Participation Builds Students’ Skills and Confidence
“It was so great being able to work on a project that actually impacts people,” says CSUSM student Kristina Kalchev, who worked as cinematographer and musical scorer on the promotional video. “I am proud to include the video in my reel. And the experience has made me more confident to work in the professional world; I feel ready for the workplace.”
Kalchev, who plans to earn her graduate degree, says that as a San Marcos resident, she now appreciates more deeply what the local government staff does behind the scenes.
San Marcos Stormwater Program Manager Reed Thornberry also witnessed students “connecting the dots.” He worked with students to curb the amount of trash flowing into local lakes, creeks and ponds. A large portion of that work involved analyzing street-sweeping data to map the most significant sources of litter. Thornberry also made a point of getting the students into the field.
“I wanted to take them beyond the data, so they could see what we really do,” Thornberry says. “A lot of them live in San Marcos — some have even grown up in this city — but they’ve never explored our creek system. Once they were out there with me, they spotted bullfrogs, turtles and crawfish. They saw entire ecosystems thriving.
“After seeing the impacts of trash in our waterways, these students got a real sense of why they’re worth protecting. I think that drove home the mission,” Thornberry says, adding that this project will now help city staff meet new environmental guidelines from the state, further underscoring how this collaboration has real-world implications.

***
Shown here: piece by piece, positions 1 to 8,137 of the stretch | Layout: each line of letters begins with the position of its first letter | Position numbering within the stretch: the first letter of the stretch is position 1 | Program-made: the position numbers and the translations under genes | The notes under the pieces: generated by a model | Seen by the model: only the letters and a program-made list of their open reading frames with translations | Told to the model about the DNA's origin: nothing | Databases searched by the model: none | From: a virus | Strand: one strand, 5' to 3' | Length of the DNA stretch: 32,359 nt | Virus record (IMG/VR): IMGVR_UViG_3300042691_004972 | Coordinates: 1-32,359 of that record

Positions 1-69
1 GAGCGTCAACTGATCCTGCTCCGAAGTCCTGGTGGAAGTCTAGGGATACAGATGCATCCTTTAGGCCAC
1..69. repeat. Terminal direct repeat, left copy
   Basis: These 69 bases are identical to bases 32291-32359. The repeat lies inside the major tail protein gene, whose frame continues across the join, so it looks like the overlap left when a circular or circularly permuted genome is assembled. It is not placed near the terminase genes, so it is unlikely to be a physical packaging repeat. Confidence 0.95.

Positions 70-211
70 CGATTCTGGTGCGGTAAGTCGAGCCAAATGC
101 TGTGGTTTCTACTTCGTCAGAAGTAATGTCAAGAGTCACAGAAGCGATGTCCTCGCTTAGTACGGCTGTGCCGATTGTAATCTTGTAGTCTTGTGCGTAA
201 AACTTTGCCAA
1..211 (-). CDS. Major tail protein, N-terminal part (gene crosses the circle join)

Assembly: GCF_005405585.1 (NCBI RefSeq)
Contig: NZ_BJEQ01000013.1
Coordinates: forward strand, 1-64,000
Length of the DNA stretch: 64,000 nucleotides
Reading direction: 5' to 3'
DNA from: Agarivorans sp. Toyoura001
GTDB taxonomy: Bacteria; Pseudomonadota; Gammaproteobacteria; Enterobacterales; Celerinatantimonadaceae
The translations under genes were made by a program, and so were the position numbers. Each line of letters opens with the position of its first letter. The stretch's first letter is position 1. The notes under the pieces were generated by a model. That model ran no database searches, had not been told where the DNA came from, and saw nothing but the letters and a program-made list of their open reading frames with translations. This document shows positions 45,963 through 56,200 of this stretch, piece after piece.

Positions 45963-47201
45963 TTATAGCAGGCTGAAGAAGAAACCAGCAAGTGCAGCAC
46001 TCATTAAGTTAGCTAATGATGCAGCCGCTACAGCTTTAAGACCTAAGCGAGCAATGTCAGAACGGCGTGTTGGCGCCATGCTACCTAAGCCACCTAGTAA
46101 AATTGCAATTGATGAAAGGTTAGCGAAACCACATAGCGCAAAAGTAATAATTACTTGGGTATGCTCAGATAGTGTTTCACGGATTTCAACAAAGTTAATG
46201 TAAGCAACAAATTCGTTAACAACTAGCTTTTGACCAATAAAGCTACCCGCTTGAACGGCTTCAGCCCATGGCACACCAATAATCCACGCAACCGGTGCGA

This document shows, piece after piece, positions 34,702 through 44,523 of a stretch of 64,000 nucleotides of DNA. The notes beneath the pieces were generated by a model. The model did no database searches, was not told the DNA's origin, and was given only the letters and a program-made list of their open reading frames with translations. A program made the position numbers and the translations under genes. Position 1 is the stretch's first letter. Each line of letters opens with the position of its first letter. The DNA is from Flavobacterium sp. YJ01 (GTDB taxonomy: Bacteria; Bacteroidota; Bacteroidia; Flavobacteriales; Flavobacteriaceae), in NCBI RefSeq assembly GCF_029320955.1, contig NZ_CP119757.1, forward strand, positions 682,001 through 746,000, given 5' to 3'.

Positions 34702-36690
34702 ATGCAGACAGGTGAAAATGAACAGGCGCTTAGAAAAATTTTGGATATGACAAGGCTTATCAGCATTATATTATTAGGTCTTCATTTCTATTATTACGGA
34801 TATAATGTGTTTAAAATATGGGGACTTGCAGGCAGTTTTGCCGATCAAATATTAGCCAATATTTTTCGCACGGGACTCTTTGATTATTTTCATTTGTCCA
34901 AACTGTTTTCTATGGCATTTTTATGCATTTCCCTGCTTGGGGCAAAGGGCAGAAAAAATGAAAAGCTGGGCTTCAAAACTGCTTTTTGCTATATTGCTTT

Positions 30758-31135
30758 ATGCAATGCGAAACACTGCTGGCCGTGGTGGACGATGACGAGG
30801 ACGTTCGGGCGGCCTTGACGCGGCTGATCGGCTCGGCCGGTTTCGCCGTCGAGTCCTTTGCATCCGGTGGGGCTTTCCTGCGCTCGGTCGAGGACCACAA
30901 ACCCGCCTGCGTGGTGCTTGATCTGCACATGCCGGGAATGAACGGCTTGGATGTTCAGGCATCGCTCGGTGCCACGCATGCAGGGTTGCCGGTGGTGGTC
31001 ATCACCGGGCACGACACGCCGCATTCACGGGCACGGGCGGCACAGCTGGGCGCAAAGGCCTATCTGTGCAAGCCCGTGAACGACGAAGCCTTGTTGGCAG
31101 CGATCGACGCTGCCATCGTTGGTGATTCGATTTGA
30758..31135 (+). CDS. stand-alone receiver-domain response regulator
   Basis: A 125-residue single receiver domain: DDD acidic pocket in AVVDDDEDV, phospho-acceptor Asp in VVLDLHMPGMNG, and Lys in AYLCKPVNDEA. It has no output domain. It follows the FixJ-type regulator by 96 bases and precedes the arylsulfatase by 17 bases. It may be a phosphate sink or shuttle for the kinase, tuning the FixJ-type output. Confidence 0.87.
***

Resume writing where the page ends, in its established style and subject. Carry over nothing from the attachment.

Economic Development, the Workforce Pipeline and Entrepreneurship
The students in this program will soon be part of the approximately 3,000 graduates CSUSM produces every year, which is why San Marcos has become a regional educational hub. About 10 percent of the region’s total academic program completions occur in the city.
“San Marcos is fueling a workforce pipeline that will strengthen our region for generations to come,” says San Marcos City Manager Jack Griffin. “Beyond that, our partnership with Cal State San Marcos underscores how we can collaborate to benefit our community, and we are proud of that.”
In spring 2018, the city and CSUSM will begin the next round of Democracy in Action projects. One will focus on boosting volunteerism at the senior center, and another will explore how to attract more entrepreneurs.
Professor Eliza Bigham and human development research students will partner with the San Marcos Senior Center to research aspects such as volunteer intake processes and opportunities, program administration, economical volunteer software programs and more.
Another team of students will research how to support entrepreneurs through community systems and government policies. Using their research, students will propose activities, events, technologies, organizations and institutions that can help develop an attractive entrepreneurial environment for San Marcos.
“Economic development is a relatively new priority for the City of San Marcos. While we’ve made some great progress in recent years, I am eager to see what these students produce,” Sangster says. “I have no doubt they will help our city take things up a notch and earn some meaningful experience in the process.”
Partnership Offers a Model for Other Cities
Democracy in Action offers a model for cities in the region. The nearby City of Escondido is exploring a collaboration with CSUSM, and other cities have also expressed an interest.
This partnership demonstrates what is possible when local government and higher education institutions work together. The Democracy in Action partners are excited about inspiring similar efforts in other cities and hope to see many more partnerships like these.
To learn more about the Democracy in Action program, visit www.csusm.edu/community/civiclearning/democracyinaction.html or www.san-marcos.net/DemocracyInAction.
Photo credit: Courtesy of California State University San Marcos & the City of San Marcos.